The af­ter­life of the tele­phone box

Country Life Every Week - - Athena -

WHEN was the last time you used a tele­phone box? Prob­a­bly years ago. In the age of the mo­bile phone, most peo­ple don’t bother with pub­lic land­lines and, any­way, boxes get used for other pur­poses, in­clud­ing uri­na­tion and drug abuse. How­ever, coun­cils find that it’s dif­fi­cult to get old phoneboxes re­moved—not just the red Gil­bert Scott-de­signed mod­els, but the dread­ful 1980s re­place­ments as well—even when they have no work­ing phone in them. Worse than that: ap­pli­ca­tions are be­ing made to in­stall new ones. There are more than 70 cases in the City of West­min­ster alone.

W hy? Be­cause the Telecom­mu­ni­ca­tions Act 1984, in an ef­fort to stim­u­late com­pe­ti­tion, gave spe­cial priv­i­leges un­der the plan­ning sys­tem in the shape of per­mit­ted de­vel­op­ment rights for in­fra­struc­ture. This ap­plies to other pub­lic util­i­ties, now pri­va­tised: across Bri­tain, hun­dreds of com­pa­nies have the right to dig up roads ir­re­spec­tive of lo­cal pri­or­i­ties.

Phoneboxes may have ex­ceeded their use­ful life in terms of the equip­ment they con­tain, but own­ers can still de­rive an in­come from them from ad­ver­tis­ing. Ex­ist­ing phoneboxes will not be re­moved and new ones will pop up, be­cause they oc­cupy sites on streets where plan­ning per­mis­sion would never other­wise be given.

In this re­spect, the Telecom­mu­ni­ca­tions Act has be­come like that an­cient piece of leg­is­la­tion that used to re­quire the driv­ers of hackney car­riages to carry a bale of hay. There are other rea­sons for it to be re­vised. Look at the free­dom with which BT, through its soon-to-be-sep­a­rated sub­sidy Open­reach, has been scat­ter­ing broad- band cab­i­nets around the streetscape. The im­pact on con­ser­va­tion ar­eas has been par­tic­u­larly dire. Again, this is a re­sult of per­mit­ted de­vel­op­ment rights.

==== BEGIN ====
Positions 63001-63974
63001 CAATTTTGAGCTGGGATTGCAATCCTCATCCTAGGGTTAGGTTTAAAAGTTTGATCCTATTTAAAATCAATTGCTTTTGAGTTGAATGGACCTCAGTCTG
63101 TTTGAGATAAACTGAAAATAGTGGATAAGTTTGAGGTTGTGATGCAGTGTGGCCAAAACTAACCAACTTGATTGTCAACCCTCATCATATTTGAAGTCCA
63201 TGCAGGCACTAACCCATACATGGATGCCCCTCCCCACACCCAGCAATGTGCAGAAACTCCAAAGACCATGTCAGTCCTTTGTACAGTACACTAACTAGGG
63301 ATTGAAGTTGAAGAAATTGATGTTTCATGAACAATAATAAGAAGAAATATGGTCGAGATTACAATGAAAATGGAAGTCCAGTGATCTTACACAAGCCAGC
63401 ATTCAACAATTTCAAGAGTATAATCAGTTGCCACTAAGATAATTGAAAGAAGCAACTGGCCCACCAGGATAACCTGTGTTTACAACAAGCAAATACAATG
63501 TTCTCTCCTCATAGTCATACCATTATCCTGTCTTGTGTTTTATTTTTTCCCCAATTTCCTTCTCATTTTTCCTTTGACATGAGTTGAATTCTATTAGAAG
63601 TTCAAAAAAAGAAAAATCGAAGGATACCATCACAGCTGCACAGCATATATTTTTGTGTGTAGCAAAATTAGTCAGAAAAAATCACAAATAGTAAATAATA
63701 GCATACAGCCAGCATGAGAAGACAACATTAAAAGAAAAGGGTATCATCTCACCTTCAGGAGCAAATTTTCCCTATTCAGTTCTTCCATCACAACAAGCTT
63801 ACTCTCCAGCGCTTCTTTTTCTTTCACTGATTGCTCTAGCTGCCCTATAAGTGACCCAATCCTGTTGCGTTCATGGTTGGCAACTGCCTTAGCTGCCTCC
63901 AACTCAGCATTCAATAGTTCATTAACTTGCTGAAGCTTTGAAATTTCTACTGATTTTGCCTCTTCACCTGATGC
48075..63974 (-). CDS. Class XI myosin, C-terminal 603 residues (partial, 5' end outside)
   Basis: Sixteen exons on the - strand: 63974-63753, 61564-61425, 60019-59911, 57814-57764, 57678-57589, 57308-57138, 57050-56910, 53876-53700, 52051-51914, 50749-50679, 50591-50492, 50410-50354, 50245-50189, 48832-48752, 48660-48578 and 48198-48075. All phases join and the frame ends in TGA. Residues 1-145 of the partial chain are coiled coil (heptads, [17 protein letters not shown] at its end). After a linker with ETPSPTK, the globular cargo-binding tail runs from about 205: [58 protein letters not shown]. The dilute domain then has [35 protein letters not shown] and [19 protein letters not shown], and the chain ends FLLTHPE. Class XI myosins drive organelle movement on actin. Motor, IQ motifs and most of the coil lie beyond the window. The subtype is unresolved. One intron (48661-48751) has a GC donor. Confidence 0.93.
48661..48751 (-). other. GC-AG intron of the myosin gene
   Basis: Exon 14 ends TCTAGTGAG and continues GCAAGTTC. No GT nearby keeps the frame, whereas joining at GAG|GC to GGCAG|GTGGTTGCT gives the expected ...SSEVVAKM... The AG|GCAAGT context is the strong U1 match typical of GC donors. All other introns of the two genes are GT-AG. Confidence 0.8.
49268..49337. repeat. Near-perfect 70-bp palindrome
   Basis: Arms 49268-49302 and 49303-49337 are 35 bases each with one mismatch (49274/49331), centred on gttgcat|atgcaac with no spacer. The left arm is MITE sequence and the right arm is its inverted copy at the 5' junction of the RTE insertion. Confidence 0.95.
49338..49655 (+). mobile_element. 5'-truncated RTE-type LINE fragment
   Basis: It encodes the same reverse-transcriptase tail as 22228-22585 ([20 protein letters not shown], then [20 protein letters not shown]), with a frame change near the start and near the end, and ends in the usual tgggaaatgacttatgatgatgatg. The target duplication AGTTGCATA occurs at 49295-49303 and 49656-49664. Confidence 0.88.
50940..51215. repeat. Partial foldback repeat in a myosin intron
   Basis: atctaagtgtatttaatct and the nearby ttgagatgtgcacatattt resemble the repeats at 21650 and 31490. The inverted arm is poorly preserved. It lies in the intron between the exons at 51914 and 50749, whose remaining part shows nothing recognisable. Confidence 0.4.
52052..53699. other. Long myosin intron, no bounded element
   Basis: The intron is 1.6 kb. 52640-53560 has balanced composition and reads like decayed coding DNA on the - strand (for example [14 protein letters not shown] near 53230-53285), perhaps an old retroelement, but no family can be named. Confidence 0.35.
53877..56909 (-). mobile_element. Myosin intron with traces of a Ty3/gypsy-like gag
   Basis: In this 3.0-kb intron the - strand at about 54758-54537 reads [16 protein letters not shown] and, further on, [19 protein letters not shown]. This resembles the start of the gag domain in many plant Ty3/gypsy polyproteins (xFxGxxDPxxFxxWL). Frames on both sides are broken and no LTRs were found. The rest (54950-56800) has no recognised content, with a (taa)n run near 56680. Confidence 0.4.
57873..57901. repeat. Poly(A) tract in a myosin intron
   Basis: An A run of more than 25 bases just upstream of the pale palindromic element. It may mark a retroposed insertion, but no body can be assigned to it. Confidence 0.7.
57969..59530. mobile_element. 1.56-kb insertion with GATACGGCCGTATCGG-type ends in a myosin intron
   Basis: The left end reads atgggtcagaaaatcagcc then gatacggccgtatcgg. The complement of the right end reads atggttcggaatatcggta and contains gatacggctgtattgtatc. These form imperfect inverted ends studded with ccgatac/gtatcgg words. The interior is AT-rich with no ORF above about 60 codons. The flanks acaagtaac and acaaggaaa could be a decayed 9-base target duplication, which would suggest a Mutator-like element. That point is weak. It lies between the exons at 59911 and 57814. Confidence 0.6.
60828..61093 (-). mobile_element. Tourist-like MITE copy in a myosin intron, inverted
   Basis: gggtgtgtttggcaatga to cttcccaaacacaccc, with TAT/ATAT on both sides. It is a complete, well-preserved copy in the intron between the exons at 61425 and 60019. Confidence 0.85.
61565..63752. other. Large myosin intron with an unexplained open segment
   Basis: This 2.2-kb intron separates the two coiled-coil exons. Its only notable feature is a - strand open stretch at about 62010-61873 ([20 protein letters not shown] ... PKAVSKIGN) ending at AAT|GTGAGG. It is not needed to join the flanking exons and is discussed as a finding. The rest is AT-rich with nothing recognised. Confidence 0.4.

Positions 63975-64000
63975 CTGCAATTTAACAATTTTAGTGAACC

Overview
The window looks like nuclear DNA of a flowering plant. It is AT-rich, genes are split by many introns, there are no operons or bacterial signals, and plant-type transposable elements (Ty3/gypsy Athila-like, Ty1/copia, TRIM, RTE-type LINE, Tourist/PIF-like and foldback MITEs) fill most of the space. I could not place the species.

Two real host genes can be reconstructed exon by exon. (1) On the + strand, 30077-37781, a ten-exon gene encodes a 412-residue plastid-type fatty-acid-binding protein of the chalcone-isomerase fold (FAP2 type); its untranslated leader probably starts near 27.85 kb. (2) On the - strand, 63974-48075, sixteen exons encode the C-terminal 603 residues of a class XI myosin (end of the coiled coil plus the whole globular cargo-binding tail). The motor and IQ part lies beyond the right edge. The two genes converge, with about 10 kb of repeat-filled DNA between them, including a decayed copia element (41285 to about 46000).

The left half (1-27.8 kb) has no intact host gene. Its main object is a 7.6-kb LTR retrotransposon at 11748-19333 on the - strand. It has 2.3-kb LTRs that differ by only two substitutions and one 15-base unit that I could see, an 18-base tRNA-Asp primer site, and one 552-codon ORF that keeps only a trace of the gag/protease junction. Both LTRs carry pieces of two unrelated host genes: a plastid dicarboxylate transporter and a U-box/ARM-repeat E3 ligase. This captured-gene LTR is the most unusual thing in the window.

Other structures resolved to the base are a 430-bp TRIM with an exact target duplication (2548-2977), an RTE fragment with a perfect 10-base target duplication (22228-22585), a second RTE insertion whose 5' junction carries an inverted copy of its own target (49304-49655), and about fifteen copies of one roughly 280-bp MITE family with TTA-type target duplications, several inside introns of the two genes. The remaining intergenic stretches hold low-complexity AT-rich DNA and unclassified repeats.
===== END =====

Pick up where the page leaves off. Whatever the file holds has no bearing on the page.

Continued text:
Ru­ral read­ers who can’t get su­per­fast broad­band may feel that they’d be happy with any kind of cabi­net if it only worked, but it’s not that sim­ple. Bt/open­reach wouldn’t need the cab­i­nets, which pro­vide a fi­bre-op­tic con­nec­tion to the ex­ist­ing cop­per-ca­ble net­work, as well as the elec­tric­ity to trans­mit the sig­nal, were it not wed­ded, for com­mer­cial rea­sons, to an out­dated tech­nol­ogy.

The cop­per ca­bles were in­stalled in the 19th cen­tury; short-term profit means BT won’t give them up. Fi­bre-op­tic ca­bles don’t need cab­i­nets, but FTTP—FI­BRE to the Premises—isn’t rou­tinely sup­plied, even in cen­tral Lon­don. In­cred­i­bly, ac­cor-ding to Grant Shapps’ Par­lia­men­tary Bri­tish In­fra­struc­ture Group re­port, when Bri­tain’s 650 con­stituen­cies are an­a­lysed in terms of ac­cess to broad­band speeds more than 30Mb/s, the cities of Lon­don and West­min­ster come al­most last, at 638th.

For­tu­nately, com­pe­ti­tion is on the way from smaller, keener providers. Who knows? Broad­band cab­i­nets may soon be as re­dun­dant as tele­phone boxes. Let’s hope they’re not used for ad­ver­tis­ing.

‘Ex­ist­ing phoneboxes will not be re­moved and new ones will pop up

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